This is definitely true. As the article pointed out the Jets offense is starting more 30+ players (Josh McCown, Matt Forte) than below-25 players (Robby Anderson). It's by no means a "veteran" team, but they're not getting nearly as much youth and promise out there as they could. At wide receiver, two promising rookies, ArDarius Stewart and Chad Hansen, sit behind mediocre veteran Jeremy Kerley and struggling former 7th rounder Charone Peake. Josh McCown is taking away chances to see the young quarterbacks, Bryce Petty and Christian Hackenberg. Forte hasn't looked very good but still has gotten more touches than fan favorite Bilal Powell (although he is 28) and rookie Elijah McGuire. It would definitely be encouraging to see more players with potential out there if the Jets aren't going to compete.

4. Where are the strengths to the Jets? The biggest areas of weakness?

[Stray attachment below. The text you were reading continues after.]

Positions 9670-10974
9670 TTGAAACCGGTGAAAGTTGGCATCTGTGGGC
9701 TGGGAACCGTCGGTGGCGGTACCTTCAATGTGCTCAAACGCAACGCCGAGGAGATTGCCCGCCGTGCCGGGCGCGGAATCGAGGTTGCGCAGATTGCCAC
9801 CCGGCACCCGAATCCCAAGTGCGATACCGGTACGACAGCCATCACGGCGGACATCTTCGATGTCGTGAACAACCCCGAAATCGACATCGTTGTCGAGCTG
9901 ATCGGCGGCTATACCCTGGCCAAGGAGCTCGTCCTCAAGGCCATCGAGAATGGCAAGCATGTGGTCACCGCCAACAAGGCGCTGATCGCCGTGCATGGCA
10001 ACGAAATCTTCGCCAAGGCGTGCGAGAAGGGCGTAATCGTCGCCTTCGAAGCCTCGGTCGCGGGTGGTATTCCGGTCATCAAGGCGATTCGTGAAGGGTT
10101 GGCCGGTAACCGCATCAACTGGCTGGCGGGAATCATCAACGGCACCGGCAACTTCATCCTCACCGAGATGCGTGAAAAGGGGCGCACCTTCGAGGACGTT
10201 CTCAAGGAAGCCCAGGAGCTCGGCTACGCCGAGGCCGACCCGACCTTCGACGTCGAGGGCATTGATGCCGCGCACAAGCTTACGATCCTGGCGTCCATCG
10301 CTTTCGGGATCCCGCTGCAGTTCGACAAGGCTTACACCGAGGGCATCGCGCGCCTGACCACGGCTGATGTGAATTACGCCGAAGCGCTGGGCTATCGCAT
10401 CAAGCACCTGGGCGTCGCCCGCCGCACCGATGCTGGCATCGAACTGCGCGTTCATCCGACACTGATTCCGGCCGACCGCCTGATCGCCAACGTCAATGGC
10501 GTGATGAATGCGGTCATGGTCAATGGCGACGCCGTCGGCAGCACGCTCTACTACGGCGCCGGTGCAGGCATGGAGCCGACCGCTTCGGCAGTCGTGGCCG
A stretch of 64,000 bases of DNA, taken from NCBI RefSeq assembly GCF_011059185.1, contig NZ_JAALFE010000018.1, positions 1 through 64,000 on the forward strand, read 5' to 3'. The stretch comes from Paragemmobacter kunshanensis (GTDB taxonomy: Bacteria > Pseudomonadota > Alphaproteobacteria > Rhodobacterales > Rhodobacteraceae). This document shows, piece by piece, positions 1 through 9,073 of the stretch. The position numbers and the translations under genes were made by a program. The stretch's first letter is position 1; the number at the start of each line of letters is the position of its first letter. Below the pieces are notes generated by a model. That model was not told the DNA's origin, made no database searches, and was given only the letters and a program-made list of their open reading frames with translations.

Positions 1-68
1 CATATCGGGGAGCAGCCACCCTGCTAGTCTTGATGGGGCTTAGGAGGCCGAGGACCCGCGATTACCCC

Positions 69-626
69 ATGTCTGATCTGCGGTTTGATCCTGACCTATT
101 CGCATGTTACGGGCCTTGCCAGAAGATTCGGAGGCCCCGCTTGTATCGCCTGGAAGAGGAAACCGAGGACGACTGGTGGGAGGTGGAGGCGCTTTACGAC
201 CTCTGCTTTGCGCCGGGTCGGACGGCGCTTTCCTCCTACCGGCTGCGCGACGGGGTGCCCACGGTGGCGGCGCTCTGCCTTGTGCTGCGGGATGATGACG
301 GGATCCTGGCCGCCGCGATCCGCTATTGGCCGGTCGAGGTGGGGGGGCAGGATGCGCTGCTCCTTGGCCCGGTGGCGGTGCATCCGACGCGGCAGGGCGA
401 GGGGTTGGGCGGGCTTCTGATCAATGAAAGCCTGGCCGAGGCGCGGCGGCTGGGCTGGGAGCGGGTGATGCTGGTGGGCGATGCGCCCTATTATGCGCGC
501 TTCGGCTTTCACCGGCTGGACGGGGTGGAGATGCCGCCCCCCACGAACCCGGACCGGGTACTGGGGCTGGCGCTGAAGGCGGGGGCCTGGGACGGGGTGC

As mentioned before on defense the rookie safety duo has been the team's biggest strength. Unfortunately, their performance has been mitigated by the mess that has been made in front of them, which they've had to clean up time after time. The inside linebacking pair of Darron Lee and Demario Davis is the worst in the NFL. Period. Their struggles have destroyed the entire unit; both consistently fill the wrong gaps, bite on play action, get eaten alive on blocks, and are beat clean by running backs in coverage. It's really hard to watch. The defensive line that has been heralded year in year out looks the weakest its been in a long time. Muhammad Wilkerson doesn't look like himself anymore, and that has led Leonard Williams, who has been very, very good in his short career, to attract all of the offensive line's attention and be removed from the game by double teams. The Jets aren't all that good at cornerback either. Slot starter Buster Skrine has really struggled in coverage, while second year outside corner Juston Burris had a very poor game against Oakland. #1 corner Morris Claiborne has been mediocre at best but is still easily the team's best corner.